There’s no need to wait until Christmas eve for the best of presents – it’s already here, at the Art Gallery of NSW (AGNSW), in the form of a small survey show of the work of that dark and conflicted painter, Francis Bacon.
The paintings cover all periods of Bacon’s life, and they show clearly the development in his work, especially after returning to painting just after WWII. Scratchy, physically (and emotionally) dark paintings featuring screaming mouths give way to colourful, smooth-surfaced works whose apparent banality is shattered by the distorted faces and bodies that focus the eye. Everything carries an emotional charge, that’s often felt first in the gut – literally.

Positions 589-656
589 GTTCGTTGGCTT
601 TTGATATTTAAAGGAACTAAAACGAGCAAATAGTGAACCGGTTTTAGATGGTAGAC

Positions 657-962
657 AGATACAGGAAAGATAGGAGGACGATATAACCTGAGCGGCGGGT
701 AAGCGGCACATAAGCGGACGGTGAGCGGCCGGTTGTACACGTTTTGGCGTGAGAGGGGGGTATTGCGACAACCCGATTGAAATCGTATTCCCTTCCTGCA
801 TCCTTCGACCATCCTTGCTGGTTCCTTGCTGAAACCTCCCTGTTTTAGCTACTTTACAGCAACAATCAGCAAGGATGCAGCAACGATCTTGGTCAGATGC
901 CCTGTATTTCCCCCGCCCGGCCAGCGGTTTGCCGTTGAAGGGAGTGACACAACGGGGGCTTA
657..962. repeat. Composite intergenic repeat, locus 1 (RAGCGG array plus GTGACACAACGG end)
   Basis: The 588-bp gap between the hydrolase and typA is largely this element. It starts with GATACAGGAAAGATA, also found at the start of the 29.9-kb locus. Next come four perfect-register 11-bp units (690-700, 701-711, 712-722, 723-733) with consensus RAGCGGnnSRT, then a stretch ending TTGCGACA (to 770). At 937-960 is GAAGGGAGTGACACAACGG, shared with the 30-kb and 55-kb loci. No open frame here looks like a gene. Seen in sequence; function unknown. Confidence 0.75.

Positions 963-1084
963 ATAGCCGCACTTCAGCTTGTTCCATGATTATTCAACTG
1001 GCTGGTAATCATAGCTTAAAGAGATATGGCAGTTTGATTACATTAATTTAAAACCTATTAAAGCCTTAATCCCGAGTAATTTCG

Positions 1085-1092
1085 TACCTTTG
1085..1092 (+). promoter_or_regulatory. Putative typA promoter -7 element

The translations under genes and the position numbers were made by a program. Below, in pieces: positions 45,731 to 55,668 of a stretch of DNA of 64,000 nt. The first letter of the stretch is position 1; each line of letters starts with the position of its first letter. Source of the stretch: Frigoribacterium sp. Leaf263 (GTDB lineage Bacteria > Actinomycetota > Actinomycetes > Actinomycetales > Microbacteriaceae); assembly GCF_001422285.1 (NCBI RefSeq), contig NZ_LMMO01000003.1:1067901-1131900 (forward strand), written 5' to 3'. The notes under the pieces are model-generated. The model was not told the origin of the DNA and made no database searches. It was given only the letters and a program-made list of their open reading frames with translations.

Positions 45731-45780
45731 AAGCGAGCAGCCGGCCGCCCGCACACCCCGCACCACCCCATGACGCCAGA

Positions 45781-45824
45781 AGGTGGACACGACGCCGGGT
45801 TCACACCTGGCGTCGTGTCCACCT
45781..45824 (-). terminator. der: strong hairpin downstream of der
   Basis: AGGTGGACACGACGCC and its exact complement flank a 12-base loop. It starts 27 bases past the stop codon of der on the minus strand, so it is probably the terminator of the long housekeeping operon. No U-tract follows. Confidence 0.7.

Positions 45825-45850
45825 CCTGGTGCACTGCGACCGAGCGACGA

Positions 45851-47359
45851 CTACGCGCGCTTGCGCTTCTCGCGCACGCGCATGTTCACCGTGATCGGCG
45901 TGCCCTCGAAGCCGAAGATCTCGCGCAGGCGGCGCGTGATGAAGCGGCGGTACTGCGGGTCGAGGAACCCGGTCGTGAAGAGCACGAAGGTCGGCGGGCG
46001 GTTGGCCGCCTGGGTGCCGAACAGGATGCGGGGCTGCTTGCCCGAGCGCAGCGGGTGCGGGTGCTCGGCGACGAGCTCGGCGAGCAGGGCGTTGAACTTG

Nearly everything carries a sexual charge as well. For Bacon’s carnality was a major source of ideas, and the violence of some of his relationships is expressed in his work. This is the Irish boy who, at age 16, was thrown out of his father’s home for dressing up in his mother’s underwear.
What makes this show extra-strong is the inclusion of selected items from Bacon’s studio – paint-streaked scraps of photos of his models (he preferred not to paint from life), yellowed pages torn out of books and pulp magazines, palettes crusted thick with paint and who-knows-what-else. And there are several large colour photos of his studio, so jumbled with painter’s junk that it makes the late Margaret Olley’s studio look like a hospital room.
Bacon drew heavily on this bank of images, and it’s fascinating to see how he used some of them – such as C19 photographer Eadweard Muybridge’s studies of human motion – quite directly as sources of poses.
If you can re-conceive Santa as a hard-drinking, gambling, homosexual man who wore women’s stockings under his trousers while painting (and who says he doesn’t?), you’ll love this present.